Unplug your kid, and let life back in
I’ve never liked arcade games. I’ve spent less than five bucks in quarters over my lifetime on any game you care to mention, whether it’s pinball, PAC-Man or any of the games you’ll find at a bowling alley or amusement park. I always thought it was a colossal waste of time and money.During college, I had friends who’d go to the arcade with a coffee can full of quarters so that they could spend an entire day in the dark, tracking a screen of moving dots or whatever they did. I went fishing instead. To this day, I still haven’t held the controls of an Xbox or a PlayStation, and I don’t think I’m missing anything.So it was more than a little troubling to me when my kids started begging me for computer games. The answer was no. No, no, no. But there were educational games! They could learn Spanish! They could learn world history!My wife supported their arguments, and against my better judgment, I relented, and the first innocent little computer game was hooked up on an old computer in my son’s bedroom. My wife’s father is a true computer geek, one of those guys with a pocket protector who was programming with flash cards back in the 1970’s. He retired as the vice president in charge of computer operations at Schindler in Switzerland, so he’s got a vast computer background. He’s also an avid computer game player.Pretty soon a couple of games arrived from Switzerland, and my boys, ages 10 and 12, were racing into the dark at every opportunity to switch it on. Of course, I knew from the beginning to monitor their time, so they each got a half-hour of play time. And, of course, they stretched it at every opportunity.Two or three days after the first game arrived from Opa, I stuck my head in to see what was up. Trusting that their dear grandpa would have sent innocent games, I was horrified to see my boys maniacally racing souped-up Mitsubishis and Hondas through the streets of L.A. at 110 miles per hour, ramming ambulances and running over pedestrians.That lasted about 10 more seconds. I couldn’t pop that CD out of the drive fast enough. While my boys begged to keep it, saying it was just a game and that they were learning important driving skills, I explained that anything that taught a pattern of wanton destruction and loss of innocent life couldn’t be good. I snapped the CD in half.So there was a lot of negotiation and wheedling, and finally I relented to a Star Wars game. I figured if they were shooting down androids and non-human evil empire soldiers, it couldn’t be too bad.Though the boys complained about their limited choice of games, I figured we’d give it a go, an hour a day total. The pattern developed that they’d race home from school and switch on the computer and play for as long as we’d let them, and arguments developed about whose job it was to monitor their computer time. The teachers at the school sent notes home that our oldest son seemed to be rushing through his homework and doing sloppy work. In the meanwhile, while there was snow on the ground, their new sleds stood there, unused. After the snow melted, their baseball gloves sat untouched in the garage. Their new puppy, Tessie, who is quite possibly the cutest and most talented little Labrador retriever on God’s green earth, out of championship hunting bloodlines, sat there in the kennel. They had scrimped and saved to buy that puppy, and promised to help with her training.Please understand that I have given my boys opportunities that most families only dream of. My sons know how to paddle a canoe by themselves, how to catch a trout and clean it for the frying pan, how to launch a raft in the river and drift downstream. I’ve taught them how to play baseball, wrestle, shoot baskets, and catch a football. They can saddle their own horses and go for a ride anytime they like. There are two ponies in the corral that are their job to train. I taught them how to shoot when they were barely old enough to hold a gun, and they are expert and very safe marksmen who have shot thousands of rounds with their .22s and shotguns. They’ve hunted rabbits, quail, pheasants, and my son Reed shot his first elk this fall. We have four wonderful dogs that would love to go on a walk at any given moment. We live in Marble, Colo., which is a kid’s paradise. The river is a minute’s walk away, there are hiking trails everywhere, Beaver Lake is a 5-minute bike ride away – I could go on and on.And they shut themselves inside to play this stupid computer game, and argue viciously with each other about how to play it.Finally, it wasn’t me who exploded. It was my wife. The boys were arguing over the gottverdammte computer game, and she walked in and started ripping cables out of the wall. Done. Finished, fertig, over. No more. After a week or so of withdrawal, they’ve never mentioned computer games again.Since then, my boys have been kids again, selling lemonade, working at the museum, riding their horses, training their puppy, going fishing, playing in the river. They’re having a summer like you should when you’re 10 or 12 years old, and I’m proud of that. Do you have what it takes to rip the computer out of the wall?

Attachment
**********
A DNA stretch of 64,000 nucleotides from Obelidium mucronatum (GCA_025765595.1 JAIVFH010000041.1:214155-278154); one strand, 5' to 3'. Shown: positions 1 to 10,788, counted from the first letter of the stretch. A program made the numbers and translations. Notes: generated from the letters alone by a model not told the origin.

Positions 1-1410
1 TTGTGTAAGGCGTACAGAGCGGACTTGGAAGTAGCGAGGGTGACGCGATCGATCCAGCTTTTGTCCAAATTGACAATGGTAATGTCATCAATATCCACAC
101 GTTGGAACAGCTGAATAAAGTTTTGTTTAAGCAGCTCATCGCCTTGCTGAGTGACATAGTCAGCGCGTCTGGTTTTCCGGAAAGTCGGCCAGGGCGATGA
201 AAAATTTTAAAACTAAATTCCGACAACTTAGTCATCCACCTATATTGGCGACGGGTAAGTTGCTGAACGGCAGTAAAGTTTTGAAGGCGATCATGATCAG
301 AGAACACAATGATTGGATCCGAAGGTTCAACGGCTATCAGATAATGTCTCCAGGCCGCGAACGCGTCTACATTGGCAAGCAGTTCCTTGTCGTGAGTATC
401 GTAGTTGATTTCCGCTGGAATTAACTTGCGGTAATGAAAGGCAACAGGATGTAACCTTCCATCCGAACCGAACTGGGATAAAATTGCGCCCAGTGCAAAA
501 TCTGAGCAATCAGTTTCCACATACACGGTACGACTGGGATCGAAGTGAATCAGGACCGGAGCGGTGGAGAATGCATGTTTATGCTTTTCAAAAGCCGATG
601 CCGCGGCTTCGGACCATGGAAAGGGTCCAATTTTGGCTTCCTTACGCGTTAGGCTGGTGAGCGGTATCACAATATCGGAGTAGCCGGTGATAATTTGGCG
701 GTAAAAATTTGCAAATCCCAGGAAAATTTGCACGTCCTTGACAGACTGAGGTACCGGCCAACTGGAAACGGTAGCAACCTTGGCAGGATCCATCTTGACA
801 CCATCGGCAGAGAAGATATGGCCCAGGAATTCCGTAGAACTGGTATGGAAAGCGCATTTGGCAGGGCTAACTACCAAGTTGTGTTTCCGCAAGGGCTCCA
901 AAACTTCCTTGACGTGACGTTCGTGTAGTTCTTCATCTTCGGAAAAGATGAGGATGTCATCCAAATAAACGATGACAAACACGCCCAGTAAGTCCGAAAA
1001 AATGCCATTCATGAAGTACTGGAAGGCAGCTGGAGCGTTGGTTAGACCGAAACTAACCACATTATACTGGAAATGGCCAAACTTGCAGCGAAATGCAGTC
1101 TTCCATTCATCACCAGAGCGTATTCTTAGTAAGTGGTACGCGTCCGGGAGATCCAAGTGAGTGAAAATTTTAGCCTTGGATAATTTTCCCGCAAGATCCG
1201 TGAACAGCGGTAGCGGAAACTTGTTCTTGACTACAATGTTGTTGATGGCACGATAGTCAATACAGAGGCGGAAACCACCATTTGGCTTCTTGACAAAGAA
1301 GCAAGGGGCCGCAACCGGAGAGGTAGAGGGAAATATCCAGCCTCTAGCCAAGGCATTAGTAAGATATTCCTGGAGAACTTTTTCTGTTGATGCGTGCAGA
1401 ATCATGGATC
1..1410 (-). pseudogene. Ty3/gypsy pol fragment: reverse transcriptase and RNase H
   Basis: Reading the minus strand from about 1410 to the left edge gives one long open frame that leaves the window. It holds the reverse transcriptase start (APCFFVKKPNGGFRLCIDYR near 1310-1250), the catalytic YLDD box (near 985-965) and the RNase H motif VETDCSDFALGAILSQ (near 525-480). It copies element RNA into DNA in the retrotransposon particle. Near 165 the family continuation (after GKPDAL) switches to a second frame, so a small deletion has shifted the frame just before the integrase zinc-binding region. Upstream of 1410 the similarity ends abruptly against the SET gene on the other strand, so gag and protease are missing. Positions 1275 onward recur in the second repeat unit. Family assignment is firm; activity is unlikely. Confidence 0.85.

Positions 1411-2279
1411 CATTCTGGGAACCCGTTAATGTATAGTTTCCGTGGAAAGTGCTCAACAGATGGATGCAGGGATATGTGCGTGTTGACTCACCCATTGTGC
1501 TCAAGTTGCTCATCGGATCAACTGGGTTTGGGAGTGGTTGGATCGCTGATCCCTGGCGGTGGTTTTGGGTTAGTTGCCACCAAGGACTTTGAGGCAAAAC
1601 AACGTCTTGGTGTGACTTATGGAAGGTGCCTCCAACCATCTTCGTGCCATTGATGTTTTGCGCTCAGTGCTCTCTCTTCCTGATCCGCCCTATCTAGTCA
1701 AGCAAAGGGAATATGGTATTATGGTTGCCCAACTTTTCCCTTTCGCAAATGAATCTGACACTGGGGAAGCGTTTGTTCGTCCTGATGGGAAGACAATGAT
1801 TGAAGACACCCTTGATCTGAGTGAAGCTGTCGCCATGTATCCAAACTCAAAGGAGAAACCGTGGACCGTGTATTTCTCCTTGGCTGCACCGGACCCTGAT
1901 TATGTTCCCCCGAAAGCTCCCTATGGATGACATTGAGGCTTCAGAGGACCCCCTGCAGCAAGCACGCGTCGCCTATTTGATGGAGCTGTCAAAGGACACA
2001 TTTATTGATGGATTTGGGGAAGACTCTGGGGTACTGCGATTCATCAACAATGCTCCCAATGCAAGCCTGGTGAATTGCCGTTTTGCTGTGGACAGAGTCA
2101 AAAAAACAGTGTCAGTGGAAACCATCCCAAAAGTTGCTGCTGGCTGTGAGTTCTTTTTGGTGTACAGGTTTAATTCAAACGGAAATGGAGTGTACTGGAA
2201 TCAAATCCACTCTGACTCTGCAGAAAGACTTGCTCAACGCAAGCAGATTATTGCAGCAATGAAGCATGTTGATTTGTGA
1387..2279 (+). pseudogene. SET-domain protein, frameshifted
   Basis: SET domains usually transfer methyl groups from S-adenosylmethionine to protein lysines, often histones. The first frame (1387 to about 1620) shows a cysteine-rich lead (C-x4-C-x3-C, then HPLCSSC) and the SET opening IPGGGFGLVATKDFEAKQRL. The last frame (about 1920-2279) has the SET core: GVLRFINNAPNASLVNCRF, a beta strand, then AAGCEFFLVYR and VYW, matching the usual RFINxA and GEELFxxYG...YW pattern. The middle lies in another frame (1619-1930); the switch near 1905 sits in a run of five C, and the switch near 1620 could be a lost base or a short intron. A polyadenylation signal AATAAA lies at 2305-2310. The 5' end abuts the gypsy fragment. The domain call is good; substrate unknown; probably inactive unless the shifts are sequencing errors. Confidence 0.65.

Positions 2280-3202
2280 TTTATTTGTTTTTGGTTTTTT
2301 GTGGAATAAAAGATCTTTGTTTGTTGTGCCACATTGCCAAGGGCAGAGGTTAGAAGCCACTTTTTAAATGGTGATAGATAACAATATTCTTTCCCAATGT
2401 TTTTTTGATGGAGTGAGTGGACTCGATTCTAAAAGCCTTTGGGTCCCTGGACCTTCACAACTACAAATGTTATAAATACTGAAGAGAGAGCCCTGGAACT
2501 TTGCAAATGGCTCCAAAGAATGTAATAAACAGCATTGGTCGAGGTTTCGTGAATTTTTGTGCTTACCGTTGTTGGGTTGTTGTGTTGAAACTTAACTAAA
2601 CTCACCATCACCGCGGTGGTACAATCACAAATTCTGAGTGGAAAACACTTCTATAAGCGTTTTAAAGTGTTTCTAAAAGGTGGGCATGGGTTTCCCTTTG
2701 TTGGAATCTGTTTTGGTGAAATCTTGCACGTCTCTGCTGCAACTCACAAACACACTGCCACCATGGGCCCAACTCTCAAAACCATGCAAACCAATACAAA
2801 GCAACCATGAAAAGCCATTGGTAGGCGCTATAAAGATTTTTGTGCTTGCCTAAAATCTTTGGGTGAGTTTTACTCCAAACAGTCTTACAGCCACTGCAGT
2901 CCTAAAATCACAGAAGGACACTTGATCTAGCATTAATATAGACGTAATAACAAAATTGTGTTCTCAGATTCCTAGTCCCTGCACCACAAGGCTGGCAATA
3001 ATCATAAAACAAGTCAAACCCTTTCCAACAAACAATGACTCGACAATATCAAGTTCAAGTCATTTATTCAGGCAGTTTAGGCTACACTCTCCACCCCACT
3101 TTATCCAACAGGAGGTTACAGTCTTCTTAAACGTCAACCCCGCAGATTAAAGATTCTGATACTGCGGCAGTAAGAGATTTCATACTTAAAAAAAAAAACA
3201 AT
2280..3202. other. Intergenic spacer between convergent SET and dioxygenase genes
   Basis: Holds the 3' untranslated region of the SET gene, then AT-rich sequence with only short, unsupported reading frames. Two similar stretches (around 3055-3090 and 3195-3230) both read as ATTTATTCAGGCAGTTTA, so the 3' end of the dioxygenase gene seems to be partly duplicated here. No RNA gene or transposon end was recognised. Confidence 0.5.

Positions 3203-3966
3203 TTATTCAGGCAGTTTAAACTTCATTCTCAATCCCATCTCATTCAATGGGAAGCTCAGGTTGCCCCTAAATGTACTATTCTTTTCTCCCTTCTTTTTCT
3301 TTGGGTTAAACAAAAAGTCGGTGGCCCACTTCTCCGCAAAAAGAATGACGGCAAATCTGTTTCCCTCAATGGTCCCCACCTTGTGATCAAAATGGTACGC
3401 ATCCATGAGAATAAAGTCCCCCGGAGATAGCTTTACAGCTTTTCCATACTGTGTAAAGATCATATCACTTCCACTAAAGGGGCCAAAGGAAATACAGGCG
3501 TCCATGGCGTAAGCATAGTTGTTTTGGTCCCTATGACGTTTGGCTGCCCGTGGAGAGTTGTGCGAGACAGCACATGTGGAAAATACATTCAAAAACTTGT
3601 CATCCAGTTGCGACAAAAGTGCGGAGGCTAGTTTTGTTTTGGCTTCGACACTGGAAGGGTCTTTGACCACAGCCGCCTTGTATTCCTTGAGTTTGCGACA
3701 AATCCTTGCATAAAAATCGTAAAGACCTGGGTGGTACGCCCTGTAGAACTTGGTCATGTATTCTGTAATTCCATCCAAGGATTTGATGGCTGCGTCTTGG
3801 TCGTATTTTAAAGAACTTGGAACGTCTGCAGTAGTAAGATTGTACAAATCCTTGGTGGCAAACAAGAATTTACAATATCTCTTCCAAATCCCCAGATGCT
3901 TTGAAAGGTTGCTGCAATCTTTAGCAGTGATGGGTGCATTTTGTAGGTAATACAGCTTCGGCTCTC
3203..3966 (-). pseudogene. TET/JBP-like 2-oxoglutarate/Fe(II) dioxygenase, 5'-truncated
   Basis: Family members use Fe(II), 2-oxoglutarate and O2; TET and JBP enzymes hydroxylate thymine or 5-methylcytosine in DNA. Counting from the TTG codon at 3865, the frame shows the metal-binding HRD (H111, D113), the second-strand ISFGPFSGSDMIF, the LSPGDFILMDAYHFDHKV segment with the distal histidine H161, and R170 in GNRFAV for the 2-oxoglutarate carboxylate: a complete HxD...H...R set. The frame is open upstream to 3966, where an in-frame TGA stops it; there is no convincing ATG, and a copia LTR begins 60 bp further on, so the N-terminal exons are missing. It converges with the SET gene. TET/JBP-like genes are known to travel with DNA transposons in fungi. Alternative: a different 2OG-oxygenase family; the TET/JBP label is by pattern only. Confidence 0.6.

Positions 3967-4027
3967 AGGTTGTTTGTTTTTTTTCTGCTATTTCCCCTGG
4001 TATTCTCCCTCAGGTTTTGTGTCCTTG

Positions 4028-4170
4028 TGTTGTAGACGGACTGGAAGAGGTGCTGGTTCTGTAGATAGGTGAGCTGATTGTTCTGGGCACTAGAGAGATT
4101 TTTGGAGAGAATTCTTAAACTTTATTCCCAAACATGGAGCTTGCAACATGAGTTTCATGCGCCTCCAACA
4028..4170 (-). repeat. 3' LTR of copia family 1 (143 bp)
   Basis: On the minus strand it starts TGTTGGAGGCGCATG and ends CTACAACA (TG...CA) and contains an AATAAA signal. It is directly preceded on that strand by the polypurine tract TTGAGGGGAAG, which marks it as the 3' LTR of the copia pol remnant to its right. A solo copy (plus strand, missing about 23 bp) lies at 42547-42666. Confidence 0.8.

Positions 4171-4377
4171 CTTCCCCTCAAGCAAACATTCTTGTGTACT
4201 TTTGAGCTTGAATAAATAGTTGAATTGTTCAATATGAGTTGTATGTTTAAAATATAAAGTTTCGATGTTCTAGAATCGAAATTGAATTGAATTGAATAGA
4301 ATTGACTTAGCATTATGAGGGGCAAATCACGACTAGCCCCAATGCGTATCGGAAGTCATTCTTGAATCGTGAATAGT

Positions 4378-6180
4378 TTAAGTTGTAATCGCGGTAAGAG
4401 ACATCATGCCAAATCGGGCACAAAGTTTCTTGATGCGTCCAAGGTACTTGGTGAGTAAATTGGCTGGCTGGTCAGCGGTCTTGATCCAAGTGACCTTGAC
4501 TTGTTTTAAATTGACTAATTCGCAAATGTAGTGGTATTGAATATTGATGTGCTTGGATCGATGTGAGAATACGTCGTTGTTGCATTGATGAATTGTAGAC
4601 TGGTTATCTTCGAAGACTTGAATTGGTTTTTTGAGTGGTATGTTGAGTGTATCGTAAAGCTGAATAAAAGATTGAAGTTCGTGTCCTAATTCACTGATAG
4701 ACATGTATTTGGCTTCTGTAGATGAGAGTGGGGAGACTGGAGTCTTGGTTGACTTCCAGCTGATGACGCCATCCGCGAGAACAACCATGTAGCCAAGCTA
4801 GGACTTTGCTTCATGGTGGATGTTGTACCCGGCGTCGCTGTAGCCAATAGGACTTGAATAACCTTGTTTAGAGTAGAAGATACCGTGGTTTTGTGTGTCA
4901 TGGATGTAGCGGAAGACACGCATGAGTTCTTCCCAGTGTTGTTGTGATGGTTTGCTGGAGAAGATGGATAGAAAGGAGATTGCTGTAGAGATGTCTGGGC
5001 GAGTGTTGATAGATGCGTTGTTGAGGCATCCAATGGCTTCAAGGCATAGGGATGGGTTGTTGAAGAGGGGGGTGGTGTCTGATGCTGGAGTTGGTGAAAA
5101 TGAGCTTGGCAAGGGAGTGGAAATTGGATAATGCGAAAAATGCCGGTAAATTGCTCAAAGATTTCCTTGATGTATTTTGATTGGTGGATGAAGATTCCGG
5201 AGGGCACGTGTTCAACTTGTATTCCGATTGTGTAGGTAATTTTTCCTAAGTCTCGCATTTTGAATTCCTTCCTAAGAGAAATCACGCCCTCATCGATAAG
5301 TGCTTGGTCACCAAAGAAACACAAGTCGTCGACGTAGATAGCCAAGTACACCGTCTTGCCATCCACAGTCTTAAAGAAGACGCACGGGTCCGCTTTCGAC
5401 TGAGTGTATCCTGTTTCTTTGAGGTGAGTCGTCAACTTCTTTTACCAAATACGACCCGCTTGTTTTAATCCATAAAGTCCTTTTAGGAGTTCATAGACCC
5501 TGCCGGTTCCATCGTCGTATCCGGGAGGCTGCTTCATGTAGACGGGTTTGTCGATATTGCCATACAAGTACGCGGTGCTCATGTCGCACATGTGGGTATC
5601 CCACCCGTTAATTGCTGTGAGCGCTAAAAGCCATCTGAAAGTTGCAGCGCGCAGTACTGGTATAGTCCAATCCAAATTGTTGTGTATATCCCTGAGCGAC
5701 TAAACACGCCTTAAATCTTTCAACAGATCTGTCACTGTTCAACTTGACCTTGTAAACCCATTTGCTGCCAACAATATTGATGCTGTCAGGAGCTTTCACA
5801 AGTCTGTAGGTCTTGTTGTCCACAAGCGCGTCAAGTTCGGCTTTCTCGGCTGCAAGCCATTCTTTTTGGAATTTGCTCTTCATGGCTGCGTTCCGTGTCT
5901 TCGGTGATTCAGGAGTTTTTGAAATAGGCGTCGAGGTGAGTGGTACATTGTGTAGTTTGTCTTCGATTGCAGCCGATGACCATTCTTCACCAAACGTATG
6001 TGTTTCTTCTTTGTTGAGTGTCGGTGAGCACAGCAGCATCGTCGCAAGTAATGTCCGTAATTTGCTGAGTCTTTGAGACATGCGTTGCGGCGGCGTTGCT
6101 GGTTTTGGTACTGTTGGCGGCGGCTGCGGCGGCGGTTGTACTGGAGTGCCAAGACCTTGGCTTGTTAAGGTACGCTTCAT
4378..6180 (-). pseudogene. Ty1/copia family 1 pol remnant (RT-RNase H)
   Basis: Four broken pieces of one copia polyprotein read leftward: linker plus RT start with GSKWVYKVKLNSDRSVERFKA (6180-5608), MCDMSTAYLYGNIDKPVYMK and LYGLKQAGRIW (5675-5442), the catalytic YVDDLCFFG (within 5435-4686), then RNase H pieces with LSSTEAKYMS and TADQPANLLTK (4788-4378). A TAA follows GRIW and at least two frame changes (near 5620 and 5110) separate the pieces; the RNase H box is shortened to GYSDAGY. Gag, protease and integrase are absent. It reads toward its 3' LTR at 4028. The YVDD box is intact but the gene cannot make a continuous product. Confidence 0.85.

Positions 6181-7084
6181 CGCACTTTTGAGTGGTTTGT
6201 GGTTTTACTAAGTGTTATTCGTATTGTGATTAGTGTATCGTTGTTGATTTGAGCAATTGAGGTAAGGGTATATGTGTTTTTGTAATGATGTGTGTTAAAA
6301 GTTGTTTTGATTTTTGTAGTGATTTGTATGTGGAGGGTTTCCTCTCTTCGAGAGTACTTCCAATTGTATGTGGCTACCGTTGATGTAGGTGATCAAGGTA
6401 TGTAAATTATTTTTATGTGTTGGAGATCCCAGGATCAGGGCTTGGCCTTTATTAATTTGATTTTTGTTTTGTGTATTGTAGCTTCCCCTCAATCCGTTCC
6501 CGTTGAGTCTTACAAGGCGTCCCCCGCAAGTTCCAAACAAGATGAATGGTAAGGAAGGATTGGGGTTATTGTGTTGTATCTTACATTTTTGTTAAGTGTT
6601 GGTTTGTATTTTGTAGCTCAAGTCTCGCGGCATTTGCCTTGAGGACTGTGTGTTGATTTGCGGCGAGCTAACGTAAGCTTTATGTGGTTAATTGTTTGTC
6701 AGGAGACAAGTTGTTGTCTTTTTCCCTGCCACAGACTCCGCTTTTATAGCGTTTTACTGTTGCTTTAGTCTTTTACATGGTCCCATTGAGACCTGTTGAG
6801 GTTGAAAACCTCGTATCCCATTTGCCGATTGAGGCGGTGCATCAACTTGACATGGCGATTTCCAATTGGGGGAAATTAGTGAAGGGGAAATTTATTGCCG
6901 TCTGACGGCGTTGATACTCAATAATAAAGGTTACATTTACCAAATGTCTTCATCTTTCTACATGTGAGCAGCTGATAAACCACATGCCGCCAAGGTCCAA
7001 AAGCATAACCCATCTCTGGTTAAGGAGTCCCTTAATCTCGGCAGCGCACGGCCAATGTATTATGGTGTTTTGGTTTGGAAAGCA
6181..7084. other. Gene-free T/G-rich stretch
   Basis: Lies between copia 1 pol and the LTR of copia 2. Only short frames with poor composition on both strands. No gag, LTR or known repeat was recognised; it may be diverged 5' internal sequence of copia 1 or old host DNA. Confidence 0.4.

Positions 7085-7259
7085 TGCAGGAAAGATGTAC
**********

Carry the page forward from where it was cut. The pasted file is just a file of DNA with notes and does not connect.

Support Local Journalism
Support Local Journalism
Readers around Aspen and Snowmass Village make the Aspen Times’ work possible. Your financial contribution supports our efforts to deliver quality, locally relevant journalism.
Now more than ever, your support is critical to help us keep our community informed about the evolving coronavirus pandemic and the impact it is having locally. Every contribution, however large or small, will make a difference.
Each donation will be used exclusively for the development and creation of increased news coverage.
Start a dialogue, stay on topic and be civil.
If you don't follow the rules, your comment may be deleted.
User Legend: Moderator Trusted User
Those of you who were not alive in the 1950s may be connected to toy trains through Thomas the Tank Engine. Thomas revived train toy sales that had rapidly declined beginning in the 1960s. The…